moments such as these in an increasingly overpopulated world is among the greatest treasures life presents to us in this modern age. By now the sky had lightened enough that you could practically call it day light, yet no crowds appeared on the forgotten sides of Angkor, the entire temple seemed ours to behold.
We circled back to the East side of the temple and climbed the stairs. As we reached the top we were confronted by a truly awe-inspiring spectacle, the grandeur of which defies presentation in the form of text - Suryavarman II's army stood before us in brilliant bas-relief carvings. The new morning light passing faintly through the pillars cast an eery texture over the carving, the enormous spectacle stretching for at least 100 meters and towering over our heads. King Suryavaram II, one of the most notorious Khmer leaders, stood triumphantly upon an elephant with his sword in tow, surrounded by an endless procession of warriors, Brahmans and servants. My mind simply did not possess the capacity to understand how a mural so vast, intricate and of such impeccable quality could have been executed nearly a thousand years ago. For the first time I was
beginning to understand the unbridled might of the Khmer Empire - with a resource base, expendable man-power, technical ability, and artistic sensibilities - that allowed for such an incredible meld of artistic creativity and engineering capacity. As we circled around we realized to our far greater astonishment that the depiction of Suryavarman II's army was one of eight bas-relief images that surround the entire compound, stretching more than 1,200 meters and including scenes of Hindu spirituality and historical scenes from great South-Asian epics. It is hard for the American to imagine, that the oldest building in the history of the United States is only about a quarter the age of these brilliant structures. Like gazing at the night sky, the images transported us back in time - staring at the impressions made by hands in a time beyond the span of our comprehension - this is all that was left of these people now, but what a legacy to leave. As more and more people trickled in we decided to continue on. We had made our plans for traveling Angkor by reading in depth the recommended paths for each part of a day, and then avoiding those areas at peak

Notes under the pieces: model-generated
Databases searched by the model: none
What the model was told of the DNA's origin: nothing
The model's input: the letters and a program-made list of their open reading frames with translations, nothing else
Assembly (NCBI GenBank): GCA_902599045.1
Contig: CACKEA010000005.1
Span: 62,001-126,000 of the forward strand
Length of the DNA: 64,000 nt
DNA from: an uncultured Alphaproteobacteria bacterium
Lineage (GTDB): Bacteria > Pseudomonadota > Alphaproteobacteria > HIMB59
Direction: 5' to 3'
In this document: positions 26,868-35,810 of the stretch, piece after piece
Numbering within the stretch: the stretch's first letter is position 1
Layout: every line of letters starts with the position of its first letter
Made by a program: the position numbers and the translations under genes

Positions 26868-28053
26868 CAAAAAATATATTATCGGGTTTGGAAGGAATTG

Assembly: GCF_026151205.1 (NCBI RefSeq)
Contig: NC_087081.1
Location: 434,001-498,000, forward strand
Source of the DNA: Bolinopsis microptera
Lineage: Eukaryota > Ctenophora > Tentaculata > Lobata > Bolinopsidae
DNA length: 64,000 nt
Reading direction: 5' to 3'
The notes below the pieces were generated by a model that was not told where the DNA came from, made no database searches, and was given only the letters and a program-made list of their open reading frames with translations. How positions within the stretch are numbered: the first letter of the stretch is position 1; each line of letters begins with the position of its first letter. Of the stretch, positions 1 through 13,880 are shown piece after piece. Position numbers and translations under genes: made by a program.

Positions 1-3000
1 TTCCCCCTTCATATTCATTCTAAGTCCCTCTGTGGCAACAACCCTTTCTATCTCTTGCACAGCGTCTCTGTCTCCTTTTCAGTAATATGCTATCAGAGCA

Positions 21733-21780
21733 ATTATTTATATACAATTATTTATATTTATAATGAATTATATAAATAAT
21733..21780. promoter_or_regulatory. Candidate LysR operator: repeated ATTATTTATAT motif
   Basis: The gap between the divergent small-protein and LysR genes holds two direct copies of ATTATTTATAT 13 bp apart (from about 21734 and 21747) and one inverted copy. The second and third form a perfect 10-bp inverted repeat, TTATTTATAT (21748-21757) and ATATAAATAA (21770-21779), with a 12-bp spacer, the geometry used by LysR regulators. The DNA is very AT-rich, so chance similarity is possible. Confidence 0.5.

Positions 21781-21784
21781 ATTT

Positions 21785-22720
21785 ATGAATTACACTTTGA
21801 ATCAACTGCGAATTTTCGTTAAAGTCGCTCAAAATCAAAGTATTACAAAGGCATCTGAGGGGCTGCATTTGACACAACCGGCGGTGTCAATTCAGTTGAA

Exquisite Stone Carvings
A lifetime of work covers every nook and cranny over the many square miles of the Angkor complex.
times and traveling in reverse of what most recommendations would suggest.
The Hill at Phnom Bakheng had been recommended for watching the sun-set, but I suspected it might gather a bit of a crowd for sunrise as well. Since it was now about 8am, well after sunrise, we figured we would try our luck by climbing Bakheng Hill. We were joined half-way by a kid who was exploring Angkor by bicycle solo and he decided to join us. The morning air was still fresh, though the sun was beginning to exert itself. We wondered how many tourists would be awaiting us atop the hill, though as we locked our bikes to a sign at the foot of the hill, we noticed the conspicuous absence of bicycles, motorbikes and tuk tuks and took it as a good sign. The hike up the hill, while I wouldn't describe it as easy, was quite pleasant and opened to a remarkable view. It was the first time I realized the endless nature of the former Khmer Empire, realizing that the monuments of the former kings stretched far beyond my line of vision. As we arrived at the peak we realized that the three
of us were the only visitors on the hill. We wandered about the stone monuments - thankful that we hadn't been born a Khmer slave, tasked with carrying them up there - and felt as though we were supernatural beings gazing down from the heavens. From our vantage, the prodigious Angkor Temple once again became shrouded in mystery, as the forest surrounding the temple created a mighty veil, as if trying to consume it - and yet the timeless towers stood triumphantly above them. From here, it appeared that Angkor Wat might still be lost to most of the world, and we could imagine ourselves as the explorers who trekked boldly through the jungle to find it. Our first few hours of our first morning had been a triumph, and I contemplated our good fortune in the silence of the morning air, overlooking those mighty towers. If only our entire visit could have followed the pattern of that first morning, my thoughts on the future of travel might have remained a bit more naive, boundless and hopeful.